After monitoring Big Sky’s forests twice a week to ensure optimal timing for BT, Gesme gave the go-ahead in the second week of July and a helicopter sprayed more than 16,077 acres of land in 11 different Big Sky developments with which Northwest had been working.

Despite hitting the population at the point where the most budworms would be affected by BT—at the peak of the population’ bell curve—Gesme thinks they had about a 60 percent mortality rate for the bugs, instead of the target range of 75-80 percent.

While checking the effectiveness of the treatment on July 20, Gesme was astounded to find a larva and a cocoon on the same tree weeks after any larva would normally be left.

“It was just ridiculous,” he said. “And that’s just a measure of the strange weather we’ve had.”

Spraying isn’t the only way to mitigate for spruce budworm, and property owners seeking to protect their trees can do other mitigation work in tandem with spraying.

According to Nancy Sturdevant, forest health specialist with the Missoula field office of the U.S. Forest Service, property owners should thin their forests, removing trees that have been significantly defoliated by spruce budworm and plan ahead to plant different species of young trees.

“I understand people want to hold onto their large, old trees … [but] trying to keep trees that are significantly impacted by budworm or have very small crowns, that is not sustainable without a lot of input,” Sturdevant said.

She also mentioned that homeowners could site-spray carbaryl, a pesticide that is toxic to all insects, on treasured fir trees, especially if they are not already too defoliated.

Gesme seconded that managing one’s forest is important to managing spruce budworm, especially thinning, which creates less competition between trees, and therefore less stress, and impedes larvae from parachuting on silk threads carried by the wind from one munched tree to the next food source.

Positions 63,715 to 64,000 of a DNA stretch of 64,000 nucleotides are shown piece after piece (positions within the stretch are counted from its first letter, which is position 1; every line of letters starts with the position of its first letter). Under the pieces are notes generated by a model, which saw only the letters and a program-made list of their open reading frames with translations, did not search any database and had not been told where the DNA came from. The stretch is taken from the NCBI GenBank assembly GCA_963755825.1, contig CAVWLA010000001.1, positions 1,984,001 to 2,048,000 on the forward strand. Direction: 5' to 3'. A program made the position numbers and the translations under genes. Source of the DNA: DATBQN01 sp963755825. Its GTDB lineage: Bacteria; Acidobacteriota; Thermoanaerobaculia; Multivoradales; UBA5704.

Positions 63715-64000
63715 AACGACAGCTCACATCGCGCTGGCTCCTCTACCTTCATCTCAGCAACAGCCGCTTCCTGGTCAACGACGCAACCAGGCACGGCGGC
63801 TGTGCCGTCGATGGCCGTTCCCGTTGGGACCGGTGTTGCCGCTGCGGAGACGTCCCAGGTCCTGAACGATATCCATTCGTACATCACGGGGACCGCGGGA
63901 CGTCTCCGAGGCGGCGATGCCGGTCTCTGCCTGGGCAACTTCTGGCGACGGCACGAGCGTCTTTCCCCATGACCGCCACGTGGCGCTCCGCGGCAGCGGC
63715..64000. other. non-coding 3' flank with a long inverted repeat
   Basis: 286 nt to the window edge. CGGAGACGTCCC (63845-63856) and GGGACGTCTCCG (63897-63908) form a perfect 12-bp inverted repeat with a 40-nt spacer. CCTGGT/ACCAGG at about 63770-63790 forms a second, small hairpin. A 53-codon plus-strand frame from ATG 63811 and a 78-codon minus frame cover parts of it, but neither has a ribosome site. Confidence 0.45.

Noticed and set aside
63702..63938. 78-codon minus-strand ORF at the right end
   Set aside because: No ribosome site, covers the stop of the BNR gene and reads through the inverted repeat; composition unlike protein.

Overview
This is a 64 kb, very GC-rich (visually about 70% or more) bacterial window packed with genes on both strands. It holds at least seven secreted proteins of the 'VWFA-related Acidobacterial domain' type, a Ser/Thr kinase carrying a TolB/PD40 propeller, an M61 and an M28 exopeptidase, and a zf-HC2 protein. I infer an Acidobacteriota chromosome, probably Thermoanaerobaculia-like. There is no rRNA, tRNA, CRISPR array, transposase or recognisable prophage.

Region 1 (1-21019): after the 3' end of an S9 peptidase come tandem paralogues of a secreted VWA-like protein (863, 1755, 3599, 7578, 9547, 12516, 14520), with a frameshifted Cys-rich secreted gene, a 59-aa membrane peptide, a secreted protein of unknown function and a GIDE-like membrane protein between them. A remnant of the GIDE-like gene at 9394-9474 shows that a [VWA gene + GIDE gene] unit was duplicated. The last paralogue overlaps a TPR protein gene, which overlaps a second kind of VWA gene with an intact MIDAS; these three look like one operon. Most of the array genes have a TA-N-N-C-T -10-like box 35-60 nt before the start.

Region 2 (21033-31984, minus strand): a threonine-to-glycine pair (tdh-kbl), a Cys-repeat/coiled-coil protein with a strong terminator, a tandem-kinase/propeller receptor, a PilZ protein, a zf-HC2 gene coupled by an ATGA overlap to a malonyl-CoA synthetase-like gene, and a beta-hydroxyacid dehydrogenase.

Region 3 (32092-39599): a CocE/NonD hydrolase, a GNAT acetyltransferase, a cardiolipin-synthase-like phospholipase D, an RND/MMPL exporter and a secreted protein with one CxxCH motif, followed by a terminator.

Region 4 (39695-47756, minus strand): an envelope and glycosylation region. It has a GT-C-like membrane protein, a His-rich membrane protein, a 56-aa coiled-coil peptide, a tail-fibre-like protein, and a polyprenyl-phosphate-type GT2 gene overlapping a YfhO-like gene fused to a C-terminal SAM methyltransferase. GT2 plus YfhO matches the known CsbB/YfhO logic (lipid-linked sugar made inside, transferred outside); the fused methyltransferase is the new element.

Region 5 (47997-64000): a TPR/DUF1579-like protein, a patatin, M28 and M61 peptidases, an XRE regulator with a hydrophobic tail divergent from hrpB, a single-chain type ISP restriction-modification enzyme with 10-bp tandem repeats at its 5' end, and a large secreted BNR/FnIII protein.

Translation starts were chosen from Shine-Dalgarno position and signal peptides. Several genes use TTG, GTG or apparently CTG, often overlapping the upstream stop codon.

“It’s kind of funny and I try to bring it up, but you can actually vastly improve the health of your forest by killing [a good percentage] of your trees,” Gesme said.

Years of repeated defoliation by the budworm can leave trees haggard, stressed for nutrients and prone to other insects, like the Douglas-fir bark beetle, which will finish the trees off.

Although the spruce budworm and bark beetle may be pests to property owners who adore their trees, Sturdevant stressed the insects’ roles in forest regeneration, especially in the largely fir forests of Gallatin County.

“The spruce budworm is a native insect that’s coevolved with these forests for forever,” she said. “So is the Douglas-fir bark beetle. And the Douglas-fir bark beetle is called ‘the recycler of mature forests.’ That’s its job: When we have too many mature trees in an area, they hone in on that and kill those trees and reset succession.”

“When you see those two working in tandem, that’s when you’ll see these large stand replacement events of a sweeping hillside of all dead timber,” Gesme said. “There are places in Big Sky that I see that happen currently,” such as in Jack Creek and on the slopes of Fan Mountain, he added.

Once a forest gets to that point, it’s time to start over, Gesme said, a process historically carried out by wildfire.